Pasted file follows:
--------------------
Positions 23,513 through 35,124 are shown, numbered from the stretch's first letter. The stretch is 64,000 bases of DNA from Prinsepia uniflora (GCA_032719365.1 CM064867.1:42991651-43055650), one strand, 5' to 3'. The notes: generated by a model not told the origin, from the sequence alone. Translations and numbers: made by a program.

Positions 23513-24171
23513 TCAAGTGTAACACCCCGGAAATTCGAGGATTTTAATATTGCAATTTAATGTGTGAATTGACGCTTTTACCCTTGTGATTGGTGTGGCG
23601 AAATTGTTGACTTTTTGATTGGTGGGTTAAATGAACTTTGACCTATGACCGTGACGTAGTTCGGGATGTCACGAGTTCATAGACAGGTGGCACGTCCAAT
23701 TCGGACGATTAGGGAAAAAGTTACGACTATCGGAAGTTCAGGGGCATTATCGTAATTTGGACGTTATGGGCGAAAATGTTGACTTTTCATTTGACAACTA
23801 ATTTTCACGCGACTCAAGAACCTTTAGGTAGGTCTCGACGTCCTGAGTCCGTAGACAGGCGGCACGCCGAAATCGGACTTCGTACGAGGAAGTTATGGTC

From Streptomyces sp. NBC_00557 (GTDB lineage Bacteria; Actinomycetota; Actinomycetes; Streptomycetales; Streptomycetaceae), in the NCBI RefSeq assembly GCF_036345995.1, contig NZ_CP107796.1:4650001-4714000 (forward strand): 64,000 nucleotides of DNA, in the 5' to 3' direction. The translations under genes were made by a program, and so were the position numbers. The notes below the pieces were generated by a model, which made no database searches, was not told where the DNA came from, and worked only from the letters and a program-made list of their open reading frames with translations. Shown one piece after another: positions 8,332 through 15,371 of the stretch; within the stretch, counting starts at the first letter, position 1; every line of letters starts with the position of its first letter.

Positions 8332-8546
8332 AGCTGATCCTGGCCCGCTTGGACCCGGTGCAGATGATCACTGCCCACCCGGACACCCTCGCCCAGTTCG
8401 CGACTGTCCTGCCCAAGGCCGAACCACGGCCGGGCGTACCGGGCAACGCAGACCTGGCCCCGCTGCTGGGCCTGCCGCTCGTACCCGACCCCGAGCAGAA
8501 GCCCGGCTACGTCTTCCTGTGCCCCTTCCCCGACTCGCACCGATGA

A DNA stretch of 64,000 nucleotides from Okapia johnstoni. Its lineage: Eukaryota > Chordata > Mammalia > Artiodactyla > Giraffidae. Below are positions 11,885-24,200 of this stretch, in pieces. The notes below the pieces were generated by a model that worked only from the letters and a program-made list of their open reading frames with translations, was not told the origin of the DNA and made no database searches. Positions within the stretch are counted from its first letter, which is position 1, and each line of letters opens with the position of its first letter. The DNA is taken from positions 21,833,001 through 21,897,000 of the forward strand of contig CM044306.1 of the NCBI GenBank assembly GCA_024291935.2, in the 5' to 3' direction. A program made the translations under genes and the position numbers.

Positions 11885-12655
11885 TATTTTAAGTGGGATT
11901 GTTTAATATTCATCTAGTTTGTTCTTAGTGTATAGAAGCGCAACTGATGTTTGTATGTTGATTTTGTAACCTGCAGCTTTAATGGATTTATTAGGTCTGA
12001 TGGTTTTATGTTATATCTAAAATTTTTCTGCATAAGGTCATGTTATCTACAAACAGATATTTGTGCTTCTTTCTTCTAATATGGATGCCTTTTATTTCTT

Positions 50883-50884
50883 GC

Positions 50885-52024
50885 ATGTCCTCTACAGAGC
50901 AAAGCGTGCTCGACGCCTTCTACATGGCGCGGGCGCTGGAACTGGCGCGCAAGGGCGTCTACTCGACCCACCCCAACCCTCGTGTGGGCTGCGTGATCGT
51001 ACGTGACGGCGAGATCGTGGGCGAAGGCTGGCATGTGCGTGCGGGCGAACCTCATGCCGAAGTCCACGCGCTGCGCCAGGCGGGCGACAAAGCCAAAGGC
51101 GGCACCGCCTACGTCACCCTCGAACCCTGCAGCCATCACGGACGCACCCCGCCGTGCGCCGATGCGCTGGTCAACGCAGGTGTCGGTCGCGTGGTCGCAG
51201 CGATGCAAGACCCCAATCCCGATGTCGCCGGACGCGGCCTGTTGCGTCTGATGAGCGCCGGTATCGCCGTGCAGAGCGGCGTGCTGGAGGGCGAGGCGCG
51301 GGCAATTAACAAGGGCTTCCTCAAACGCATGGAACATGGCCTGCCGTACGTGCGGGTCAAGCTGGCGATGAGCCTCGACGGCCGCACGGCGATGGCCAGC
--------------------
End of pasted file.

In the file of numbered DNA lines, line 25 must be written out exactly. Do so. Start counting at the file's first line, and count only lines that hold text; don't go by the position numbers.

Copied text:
51301 GGCAATTAACAAGGGCTTCCTCAAACGCATGGAACATGGCCTGCCGTACGTGCGGGTCAAGCTGGCGATGAGCCTCGACGGCCGCACGGCGATGGCCAGC